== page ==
Investigation of the dose reduction methods in C-arm fluoroscopy

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Investigation of the dose reduction methods in C-arm fluoroscopy

 

Author: So, Pui-wai.
Title: Investigation of the dose reduction methods in C-arm fluoroscopy
Degree: M.Sc.
Year: 2006
Subject: Hong Kong Polytechnic University -- Dissertations
Radiation -- Dosage
Fluoroscopy
Department: Dept. of Optometry and Radiography
Pages: xii, 72 leaves : ill. (some col.) ; 30 cm.
InnoPac Record: http://library.polyu.edu.hk/record=b1968131
URI: http://theses.lib.polyu.edu.hk/handle/200/5426
Abstract: The number of interventional radiological (IR) procedures and fluoroscopic guided procedures are increasing in recent years. These procedures are less invasive and can shorten the time for hospitalization. However, these procedures induce comparatively high dose to both patients and staff due to the complexity of the examination that requires longer exposure time. Literatures suggested many ways that can reduce both patient's and staff's dose. The aim of this study is to evaluate the effects of tube geometry, magnification, collimation and object-I.I. distance on the degree of dose reduction for patients and staff. High sensitivity LiF:Mg,Cu,P thermoluminescent dosemeters (TLD) and a tissue equivalent phantom were used. Experiments were performed at the Radiology Department of the Caritas Medical Center.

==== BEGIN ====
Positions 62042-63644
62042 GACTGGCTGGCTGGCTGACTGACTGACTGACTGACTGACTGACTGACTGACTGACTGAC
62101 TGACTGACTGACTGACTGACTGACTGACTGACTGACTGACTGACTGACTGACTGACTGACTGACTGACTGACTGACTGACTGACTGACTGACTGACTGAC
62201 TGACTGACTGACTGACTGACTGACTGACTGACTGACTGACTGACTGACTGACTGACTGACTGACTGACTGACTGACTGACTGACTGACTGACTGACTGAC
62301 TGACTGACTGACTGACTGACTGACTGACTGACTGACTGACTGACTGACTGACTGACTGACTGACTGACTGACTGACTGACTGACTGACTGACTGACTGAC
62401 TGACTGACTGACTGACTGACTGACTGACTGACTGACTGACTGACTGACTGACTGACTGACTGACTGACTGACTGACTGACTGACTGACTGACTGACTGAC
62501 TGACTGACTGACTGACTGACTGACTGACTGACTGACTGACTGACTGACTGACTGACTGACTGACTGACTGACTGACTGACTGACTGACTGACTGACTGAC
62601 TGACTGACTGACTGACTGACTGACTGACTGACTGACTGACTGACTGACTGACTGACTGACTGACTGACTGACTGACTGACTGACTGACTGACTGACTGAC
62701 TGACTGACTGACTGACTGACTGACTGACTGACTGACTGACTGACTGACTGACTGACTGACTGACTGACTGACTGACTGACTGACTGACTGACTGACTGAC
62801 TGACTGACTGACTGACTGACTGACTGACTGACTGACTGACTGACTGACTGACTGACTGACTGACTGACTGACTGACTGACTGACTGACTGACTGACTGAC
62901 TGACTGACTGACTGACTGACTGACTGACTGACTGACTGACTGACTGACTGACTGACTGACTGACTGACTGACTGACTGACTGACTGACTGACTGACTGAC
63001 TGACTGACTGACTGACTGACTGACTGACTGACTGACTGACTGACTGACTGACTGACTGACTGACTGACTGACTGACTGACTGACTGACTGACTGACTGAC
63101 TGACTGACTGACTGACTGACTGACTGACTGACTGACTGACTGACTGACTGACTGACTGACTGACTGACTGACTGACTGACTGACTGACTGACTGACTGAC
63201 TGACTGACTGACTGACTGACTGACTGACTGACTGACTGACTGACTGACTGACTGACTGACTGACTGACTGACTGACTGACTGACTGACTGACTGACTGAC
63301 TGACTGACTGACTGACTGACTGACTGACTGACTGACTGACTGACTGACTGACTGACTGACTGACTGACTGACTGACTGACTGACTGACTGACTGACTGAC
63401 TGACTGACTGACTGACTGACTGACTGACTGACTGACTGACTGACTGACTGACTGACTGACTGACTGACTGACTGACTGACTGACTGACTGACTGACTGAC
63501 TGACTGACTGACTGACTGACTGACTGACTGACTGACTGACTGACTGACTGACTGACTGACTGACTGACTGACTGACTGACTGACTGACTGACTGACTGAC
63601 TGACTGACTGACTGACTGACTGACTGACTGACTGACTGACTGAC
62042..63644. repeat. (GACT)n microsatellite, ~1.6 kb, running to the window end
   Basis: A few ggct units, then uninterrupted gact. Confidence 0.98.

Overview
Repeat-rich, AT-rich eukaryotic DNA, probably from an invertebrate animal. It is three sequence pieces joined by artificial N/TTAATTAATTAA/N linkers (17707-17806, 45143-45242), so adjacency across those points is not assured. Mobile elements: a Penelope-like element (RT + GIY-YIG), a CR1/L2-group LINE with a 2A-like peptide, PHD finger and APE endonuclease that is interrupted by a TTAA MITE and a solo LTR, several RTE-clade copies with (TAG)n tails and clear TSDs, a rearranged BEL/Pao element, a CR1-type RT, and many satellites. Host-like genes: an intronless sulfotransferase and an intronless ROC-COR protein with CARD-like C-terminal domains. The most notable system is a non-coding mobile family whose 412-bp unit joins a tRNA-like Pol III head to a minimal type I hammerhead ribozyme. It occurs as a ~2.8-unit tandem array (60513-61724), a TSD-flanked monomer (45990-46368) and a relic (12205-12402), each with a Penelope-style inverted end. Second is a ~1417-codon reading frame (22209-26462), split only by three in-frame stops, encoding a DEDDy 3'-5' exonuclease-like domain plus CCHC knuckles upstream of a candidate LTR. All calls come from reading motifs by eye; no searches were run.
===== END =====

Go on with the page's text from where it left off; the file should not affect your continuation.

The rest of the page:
Results were tabulated and pair t-test and simple linear regression were performed to test the differences. The results for the effect of geometry showed that operator's doses including skin dose (at table level), hand, eye and testis decreased when the image intensifier (I.I.) was closed to the operator and when the operator stands at the I.I. side. The operator's entrance skin dose (ESD) can be reduced by a factor of 9 when he/she stands at the I.I. rather than in the tube side. Results on the effect of magnification showed that when using a smaller I.I. input field size, patient's ESD would increase. However, patient's testis dose, operator's ESD, hand, eye and testis dose would decrease. When using the magnified mode, patient's ESD increased from a range of 197% to 25 1%. For the effect of variation of object-I.I. distance, results showed that the greater the distance, the greater the radiation dose delivered both to patient and staff. The range of increment ranged from 1.3% to 9% per cm increase of the distance. Results of the effect of collimation were similar to those of magnification. Results showed that larger collimation size will deliver less patient's ESD but greater patient's testis, operator's ESD, hand, eye and testis doses. The radiation dose reduction methods investigated in this study are easy to achieve, simple, not time and cost consuming. The principle is simple but not everyone pay attention on it. Both patient and staff can enjoy the benefit if we pay more concern on our daily practice and maintain the good practice.

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